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Comment: Re:Main Problem (Score 3, Insightful) 87

Of course considering the mess Liberia has been in for 20+ years this outbreak is relatively minor and only receiving attention due to sensationalism.

No, it's receiving a lot of attention because the outbreak is not contained to a small remote village as with previous outbreaks. It's not contained at this point (partly due to the lack of govt in these areas), and there is a significant population in danger. The fairly long incubation period of up to a few weeks means this could easily be carried back to major populated areas and spread like wildfire.

Comment: Re:Human Subjects (Score 3, Interesting) 87

I think they should be volunteers at the very least.

Given the 90% mortality rate of ebola, I suspect nearly anyone infected will want to volunteer. The problem is that the drug can't be mass produced yet. 10s of doses takes months to produce using the current method, which is genetically modified tobacco plants (bit of irony there). A massive influx of resource is needed to ramp up production.

Comment: NSA was collecting data in the 1960s (Score 5, Interesting) 180

by garyebickford (#47780641) Attached to: The Executive Order That Led To Mass Spying, As Told By NSA Alumni

A friend of my sister's worked for NSA for eight years in the 1960s. At that time the fact of its existence was classified - insiders said the acronym stood for "No Such Agency". He spent most of those eight years in a shack on a hill in Japan, listening and recording phone calls and telegraphs in and out of Japan. He came out of those eight years imbued with an extreme level of paranoia that he never did shake off. It cost him his marriage among other things.

So 1981 wasn't the beginning. I would be more likely to think that the directive in question was created to paper over and legalize what had been going on for decades before. The agency was founded by Harry Truman in 1952 based on signals intelligence units from WWI, per Wikipedia. I saw an article recently which asserted that spying on foreign (and some domestic) entities really came out of the period before and after World War I, and it made sense.

Having said all that, I recently learned that the NSA is not just "spooks peeking into our bedrooms" and getting everyone upset. That is just one of three branches.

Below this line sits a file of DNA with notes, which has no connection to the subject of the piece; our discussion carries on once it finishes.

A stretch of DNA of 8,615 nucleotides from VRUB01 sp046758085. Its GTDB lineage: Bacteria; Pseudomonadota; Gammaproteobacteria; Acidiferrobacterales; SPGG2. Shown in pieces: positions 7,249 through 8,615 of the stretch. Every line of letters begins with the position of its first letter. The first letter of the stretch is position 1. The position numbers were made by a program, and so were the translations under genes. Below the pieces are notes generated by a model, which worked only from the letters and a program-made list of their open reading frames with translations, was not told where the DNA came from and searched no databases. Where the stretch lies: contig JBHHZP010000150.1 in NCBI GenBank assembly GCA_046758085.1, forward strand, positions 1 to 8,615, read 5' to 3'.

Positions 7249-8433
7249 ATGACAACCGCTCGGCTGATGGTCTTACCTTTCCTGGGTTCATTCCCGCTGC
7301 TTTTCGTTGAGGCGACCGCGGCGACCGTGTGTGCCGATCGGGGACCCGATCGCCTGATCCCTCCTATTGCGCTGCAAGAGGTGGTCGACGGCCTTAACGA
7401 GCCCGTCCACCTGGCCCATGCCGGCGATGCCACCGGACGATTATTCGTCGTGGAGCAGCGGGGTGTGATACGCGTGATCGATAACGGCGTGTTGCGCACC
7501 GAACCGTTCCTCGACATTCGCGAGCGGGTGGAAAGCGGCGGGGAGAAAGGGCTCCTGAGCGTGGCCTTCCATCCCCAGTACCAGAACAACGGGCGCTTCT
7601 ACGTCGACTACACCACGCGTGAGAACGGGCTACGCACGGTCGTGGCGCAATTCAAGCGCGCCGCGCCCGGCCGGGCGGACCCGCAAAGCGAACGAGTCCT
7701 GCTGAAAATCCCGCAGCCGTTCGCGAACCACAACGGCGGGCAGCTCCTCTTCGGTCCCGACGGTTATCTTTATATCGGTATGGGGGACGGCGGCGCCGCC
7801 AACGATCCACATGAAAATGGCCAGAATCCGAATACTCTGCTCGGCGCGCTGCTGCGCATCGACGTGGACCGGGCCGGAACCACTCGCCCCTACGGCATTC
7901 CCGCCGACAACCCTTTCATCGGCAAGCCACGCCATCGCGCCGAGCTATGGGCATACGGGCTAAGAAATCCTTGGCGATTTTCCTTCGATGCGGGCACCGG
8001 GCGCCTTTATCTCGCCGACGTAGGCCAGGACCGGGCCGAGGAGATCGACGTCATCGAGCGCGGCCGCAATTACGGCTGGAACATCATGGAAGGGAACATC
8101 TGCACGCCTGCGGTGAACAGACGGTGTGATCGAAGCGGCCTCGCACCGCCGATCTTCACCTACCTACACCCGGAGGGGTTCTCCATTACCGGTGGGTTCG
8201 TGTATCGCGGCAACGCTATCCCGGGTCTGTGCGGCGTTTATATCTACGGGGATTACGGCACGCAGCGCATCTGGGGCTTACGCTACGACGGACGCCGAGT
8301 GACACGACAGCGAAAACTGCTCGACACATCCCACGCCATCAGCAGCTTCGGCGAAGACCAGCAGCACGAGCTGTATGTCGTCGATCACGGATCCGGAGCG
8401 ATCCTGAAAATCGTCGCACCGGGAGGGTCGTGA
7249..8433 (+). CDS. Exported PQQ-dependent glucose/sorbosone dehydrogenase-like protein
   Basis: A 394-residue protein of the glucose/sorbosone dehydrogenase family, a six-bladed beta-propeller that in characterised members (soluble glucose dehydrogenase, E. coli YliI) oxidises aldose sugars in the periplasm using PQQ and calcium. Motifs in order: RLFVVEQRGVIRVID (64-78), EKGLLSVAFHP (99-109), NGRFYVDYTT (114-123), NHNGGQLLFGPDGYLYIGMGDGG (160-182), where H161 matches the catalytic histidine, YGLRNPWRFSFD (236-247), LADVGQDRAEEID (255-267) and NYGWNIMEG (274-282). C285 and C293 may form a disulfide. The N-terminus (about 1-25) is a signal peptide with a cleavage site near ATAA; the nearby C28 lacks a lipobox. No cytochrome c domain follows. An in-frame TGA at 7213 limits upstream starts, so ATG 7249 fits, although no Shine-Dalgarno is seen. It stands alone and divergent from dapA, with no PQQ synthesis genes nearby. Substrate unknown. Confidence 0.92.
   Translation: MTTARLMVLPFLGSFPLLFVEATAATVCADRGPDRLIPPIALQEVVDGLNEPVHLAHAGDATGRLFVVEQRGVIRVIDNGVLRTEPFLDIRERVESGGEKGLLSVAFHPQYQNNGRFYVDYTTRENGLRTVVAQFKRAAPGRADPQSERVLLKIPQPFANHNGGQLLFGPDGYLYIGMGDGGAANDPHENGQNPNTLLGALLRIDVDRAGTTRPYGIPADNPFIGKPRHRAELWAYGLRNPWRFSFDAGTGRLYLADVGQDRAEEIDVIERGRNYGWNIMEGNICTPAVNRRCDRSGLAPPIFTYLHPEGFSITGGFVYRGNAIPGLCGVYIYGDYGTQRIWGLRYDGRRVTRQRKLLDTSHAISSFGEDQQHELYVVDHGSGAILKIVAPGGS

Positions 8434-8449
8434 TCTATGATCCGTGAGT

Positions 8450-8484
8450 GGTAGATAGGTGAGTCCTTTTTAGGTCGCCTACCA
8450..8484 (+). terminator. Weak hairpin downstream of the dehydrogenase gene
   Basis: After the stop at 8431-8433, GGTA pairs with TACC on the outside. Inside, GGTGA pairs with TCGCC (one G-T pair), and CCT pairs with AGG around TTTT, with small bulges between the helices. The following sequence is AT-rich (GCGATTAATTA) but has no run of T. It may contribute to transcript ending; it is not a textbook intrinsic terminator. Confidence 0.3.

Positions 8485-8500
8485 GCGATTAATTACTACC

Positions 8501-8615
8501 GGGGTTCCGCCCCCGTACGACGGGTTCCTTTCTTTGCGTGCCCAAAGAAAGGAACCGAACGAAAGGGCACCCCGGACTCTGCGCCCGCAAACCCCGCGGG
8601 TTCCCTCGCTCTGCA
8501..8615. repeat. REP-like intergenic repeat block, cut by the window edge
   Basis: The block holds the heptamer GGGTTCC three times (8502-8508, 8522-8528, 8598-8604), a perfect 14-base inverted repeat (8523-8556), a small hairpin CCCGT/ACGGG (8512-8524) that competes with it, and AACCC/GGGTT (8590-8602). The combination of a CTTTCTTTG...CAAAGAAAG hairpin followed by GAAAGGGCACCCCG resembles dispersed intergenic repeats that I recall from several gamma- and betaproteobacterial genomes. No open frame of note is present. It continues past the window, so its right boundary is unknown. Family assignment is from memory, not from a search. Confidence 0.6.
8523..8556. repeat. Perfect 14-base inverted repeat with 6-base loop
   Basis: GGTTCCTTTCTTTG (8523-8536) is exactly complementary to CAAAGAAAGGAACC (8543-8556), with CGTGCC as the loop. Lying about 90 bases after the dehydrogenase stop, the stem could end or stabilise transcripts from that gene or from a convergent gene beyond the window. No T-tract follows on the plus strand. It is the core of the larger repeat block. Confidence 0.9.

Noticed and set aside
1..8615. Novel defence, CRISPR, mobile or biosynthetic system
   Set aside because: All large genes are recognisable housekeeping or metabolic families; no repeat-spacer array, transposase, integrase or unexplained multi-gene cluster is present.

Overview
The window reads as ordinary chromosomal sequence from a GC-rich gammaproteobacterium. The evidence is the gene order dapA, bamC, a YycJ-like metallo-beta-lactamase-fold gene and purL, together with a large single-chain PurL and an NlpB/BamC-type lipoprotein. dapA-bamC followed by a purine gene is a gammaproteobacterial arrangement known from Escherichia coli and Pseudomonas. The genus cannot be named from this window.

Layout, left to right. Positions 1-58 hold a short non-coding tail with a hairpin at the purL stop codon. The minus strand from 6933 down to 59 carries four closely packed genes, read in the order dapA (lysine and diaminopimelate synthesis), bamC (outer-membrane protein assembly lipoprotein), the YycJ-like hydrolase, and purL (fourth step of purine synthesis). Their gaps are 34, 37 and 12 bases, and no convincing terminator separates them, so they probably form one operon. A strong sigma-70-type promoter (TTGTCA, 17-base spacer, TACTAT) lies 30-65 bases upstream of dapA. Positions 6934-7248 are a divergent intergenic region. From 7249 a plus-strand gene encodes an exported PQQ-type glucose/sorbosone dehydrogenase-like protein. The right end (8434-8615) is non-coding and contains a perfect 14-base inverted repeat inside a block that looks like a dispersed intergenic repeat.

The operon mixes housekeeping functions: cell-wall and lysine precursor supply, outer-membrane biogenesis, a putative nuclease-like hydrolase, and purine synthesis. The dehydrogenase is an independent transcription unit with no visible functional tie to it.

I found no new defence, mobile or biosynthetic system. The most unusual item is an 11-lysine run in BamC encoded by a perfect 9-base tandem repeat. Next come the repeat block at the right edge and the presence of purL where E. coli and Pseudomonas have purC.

- Signals Intelligence Directorate is the one that has been upsetting people, and may in fact be as crazy as people think they are;

- Information Assurance Directorate one might consider the "good guys" - they are working with US industry and agencies to prevent security breaches - one might consider this the "anti-spy" group, and you'll see guys from IAD at conferences regarding improvement of the security infrastructure of the net, to prevent spying and other problems. By all accounts the Information Assurance Directorate is working very hard to protect us, and has had some successes preventing or stopping serious hacking and other incidents against both public and private organizations in recent years that they, of course, can't ever tell anyone.

- Technical Directorate, which I assume is the people inventing the HW and SW the rest of the gang uses.

TL;DR - don't paint the whole of NSA with the same tar and feathers. Some, at least, are out there actively helping with things like Tor as we read recently - spy agencies including NSA have regularly helped Tor find and fix bugs, even while other groups in the same agency are trying to exploit them.

+ - CDC stops reporting Ebola numbers 2

Submitted by symbolset
symbolset (646467) writes "After reporting reported suspected and confirmed infections and deaths from Ebola every two days for some time, the US CDC has let a week lapse without an update to their figures. Cases and deaths had previously been increasing at a logarithmic rate so frequent updates are essential to discover if current medical efforts are effective."

Among Gamers, Adult Women Vastly Outnumber Teenage Boys 275

Posted by timothy
from the ok-but-in-a-fight-who-would-win dept.
MojoKid writes: The Entertainment Software Association has just released its 2014 report on the state of the video game industry (PDF), and as the title of this post suggests, there have been some significant shifts since the last report. Let's tackle the most interesting one first: Females have become the dominant gamer, claiming 52% of the pie. That's impressive, but perhaps more so is the fact that women over the age of 18 represent 36% of the game-playing population, whereas boys aged 18 and under claim a mere 17%. Statistics like these challenge the definition of "gamer." Some might say that it's a stretch to call someone who only plays mobile games a "gamer" (Candy Crush anyone?). Mental hurdle aside, the reality is that anyone who plays games, regardless of the platform, is a gamer.

Great spirits have always encountered violent opposition from mediocre minds. -- Albert Einstein